New research shows an extremely rare specimen of a butterfly doesn’t know what it wants because it features both genders on each side of its body, making it half male, half female.
The Common Archduke Butterfly (Lexias pardalis) is better known as the “brush-footed” butterfly. Chris Johnson, a volunteer at a butterfly exhibit at Drexel University in California and a retired engineer, first discovered this bizarre feature of the specie.
Johnson found it when he was removing butterflies from the chamber where they first emerge from their chrysalises, or the stage during which it turns into an adult. The butterfly then revealed its characteristics by spreading the wings, which showed its two genders.
Its two right wings were of female of its species — large and brown with yellow and white spots. Meanwhile, its two left wings sported a darker green, blue and purple coloring, a pattern archetypal of males.
“It just gave me goosebumps, it was a total surprise, something I never expected to see,” Johnson said.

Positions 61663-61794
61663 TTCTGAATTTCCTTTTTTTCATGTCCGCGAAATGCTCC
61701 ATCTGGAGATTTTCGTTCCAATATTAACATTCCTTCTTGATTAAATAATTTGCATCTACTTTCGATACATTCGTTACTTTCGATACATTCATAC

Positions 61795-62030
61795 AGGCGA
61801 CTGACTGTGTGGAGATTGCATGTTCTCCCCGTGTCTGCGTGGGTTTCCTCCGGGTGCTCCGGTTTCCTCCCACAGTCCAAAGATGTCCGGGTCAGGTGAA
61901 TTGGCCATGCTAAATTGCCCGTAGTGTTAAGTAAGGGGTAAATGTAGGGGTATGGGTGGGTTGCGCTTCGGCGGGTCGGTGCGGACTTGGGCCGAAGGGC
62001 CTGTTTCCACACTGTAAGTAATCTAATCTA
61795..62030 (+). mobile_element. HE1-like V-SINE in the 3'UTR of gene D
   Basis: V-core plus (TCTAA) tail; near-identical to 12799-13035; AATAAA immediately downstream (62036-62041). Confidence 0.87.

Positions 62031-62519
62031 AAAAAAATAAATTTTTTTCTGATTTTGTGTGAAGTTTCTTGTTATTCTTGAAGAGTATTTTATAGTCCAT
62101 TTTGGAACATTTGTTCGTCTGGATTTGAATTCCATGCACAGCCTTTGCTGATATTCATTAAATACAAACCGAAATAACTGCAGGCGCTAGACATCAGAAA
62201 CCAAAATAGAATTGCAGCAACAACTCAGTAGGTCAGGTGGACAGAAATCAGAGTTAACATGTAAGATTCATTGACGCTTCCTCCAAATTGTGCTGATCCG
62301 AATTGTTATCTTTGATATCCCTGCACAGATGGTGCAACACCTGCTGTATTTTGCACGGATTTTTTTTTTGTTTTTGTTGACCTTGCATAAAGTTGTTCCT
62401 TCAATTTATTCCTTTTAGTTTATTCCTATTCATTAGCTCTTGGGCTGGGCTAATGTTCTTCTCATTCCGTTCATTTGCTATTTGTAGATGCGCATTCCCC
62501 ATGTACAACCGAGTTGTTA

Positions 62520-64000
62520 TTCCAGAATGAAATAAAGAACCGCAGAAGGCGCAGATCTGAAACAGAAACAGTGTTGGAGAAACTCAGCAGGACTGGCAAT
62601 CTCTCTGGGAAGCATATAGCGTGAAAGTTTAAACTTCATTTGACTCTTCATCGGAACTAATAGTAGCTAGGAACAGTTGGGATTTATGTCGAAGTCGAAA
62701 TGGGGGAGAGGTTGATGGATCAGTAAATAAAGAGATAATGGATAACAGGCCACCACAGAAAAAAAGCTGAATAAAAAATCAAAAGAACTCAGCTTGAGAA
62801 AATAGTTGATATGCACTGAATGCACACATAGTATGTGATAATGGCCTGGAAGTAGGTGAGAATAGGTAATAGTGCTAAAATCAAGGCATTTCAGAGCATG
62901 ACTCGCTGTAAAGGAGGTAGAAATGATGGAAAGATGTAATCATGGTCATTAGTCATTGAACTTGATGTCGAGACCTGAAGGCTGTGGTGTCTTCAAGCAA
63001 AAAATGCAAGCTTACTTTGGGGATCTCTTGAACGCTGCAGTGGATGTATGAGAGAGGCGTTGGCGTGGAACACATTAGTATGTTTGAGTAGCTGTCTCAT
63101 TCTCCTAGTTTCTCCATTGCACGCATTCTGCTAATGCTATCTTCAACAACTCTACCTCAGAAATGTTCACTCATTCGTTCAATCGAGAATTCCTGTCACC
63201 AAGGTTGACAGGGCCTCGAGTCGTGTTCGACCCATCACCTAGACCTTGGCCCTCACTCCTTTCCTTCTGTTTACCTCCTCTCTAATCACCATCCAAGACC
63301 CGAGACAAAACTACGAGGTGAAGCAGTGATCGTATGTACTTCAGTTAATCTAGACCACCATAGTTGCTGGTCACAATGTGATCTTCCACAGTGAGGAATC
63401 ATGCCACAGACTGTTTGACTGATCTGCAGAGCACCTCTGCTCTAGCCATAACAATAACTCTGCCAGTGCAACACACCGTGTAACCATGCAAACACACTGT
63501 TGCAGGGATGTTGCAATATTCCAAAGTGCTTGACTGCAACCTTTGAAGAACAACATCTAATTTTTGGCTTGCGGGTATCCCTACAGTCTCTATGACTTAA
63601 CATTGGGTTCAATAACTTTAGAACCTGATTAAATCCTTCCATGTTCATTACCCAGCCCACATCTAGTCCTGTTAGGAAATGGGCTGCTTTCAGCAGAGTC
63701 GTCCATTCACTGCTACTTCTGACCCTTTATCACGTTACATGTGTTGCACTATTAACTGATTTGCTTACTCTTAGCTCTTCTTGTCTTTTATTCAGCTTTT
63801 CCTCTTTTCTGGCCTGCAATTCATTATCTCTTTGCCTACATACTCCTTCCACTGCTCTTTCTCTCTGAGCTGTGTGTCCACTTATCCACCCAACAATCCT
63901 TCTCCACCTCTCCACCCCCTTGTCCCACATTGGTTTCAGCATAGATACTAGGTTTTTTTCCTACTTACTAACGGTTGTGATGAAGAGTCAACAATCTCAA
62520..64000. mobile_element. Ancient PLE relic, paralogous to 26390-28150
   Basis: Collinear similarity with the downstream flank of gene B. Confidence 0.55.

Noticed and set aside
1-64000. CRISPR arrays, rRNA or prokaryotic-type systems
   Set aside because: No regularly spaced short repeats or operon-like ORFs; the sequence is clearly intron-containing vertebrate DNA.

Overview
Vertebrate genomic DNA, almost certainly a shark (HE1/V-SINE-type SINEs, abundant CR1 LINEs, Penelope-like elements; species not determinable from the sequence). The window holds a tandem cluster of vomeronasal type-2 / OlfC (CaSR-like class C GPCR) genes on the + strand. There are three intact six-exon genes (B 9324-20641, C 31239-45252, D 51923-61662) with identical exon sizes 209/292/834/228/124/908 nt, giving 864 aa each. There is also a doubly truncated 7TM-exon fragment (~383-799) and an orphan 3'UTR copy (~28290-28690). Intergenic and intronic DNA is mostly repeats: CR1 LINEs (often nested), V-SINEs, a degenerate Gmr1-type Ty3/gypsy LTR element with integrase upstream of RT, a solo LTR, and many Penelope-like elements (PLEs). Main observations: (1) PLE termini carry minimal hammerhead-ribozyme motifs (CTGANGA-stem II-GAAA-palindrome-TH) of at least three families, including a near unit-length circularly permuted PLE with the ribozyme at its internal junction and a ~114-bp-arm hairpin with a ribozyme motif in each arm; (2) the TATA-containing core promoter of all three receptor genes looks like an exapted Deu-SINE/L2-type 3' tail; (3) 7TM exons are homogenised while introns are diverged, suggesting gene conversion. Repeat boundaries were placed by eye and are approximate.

This extreme condition is called bilateral gynandromorphy. It happens when there’s a problem during cell division when an insect forms after an egg is fertilized, resulting in female chromosomes in one daughter cell and male in the other.
This condition is commonly seen in butterflies and birds, whose sexes have very different colorations. They have different marking and color patterns for males and females.
Lepidopterist and entomology collection manager Jason Weintraub of the university said it’s the first butterfly gynandromorph he’s seen there.
“It’s exciting to see because you read about it, and you see specimens in collections, but when you actually see one alive in front of your eyes, it’s kind of spectacular,” Weintraub added.
The strange butterfly came to the academy in a shipment of pupae from a butterfly farm in Malaysia. It was killed and preserved for research for fear the insect could be damaged during its short life in the live butterfly exhibit.
Currently, the preserved and pinned half-and-half butterfly will be on display at the Academy of Natural Sciences of Drexel University for visitors to see from January 17 through February 16.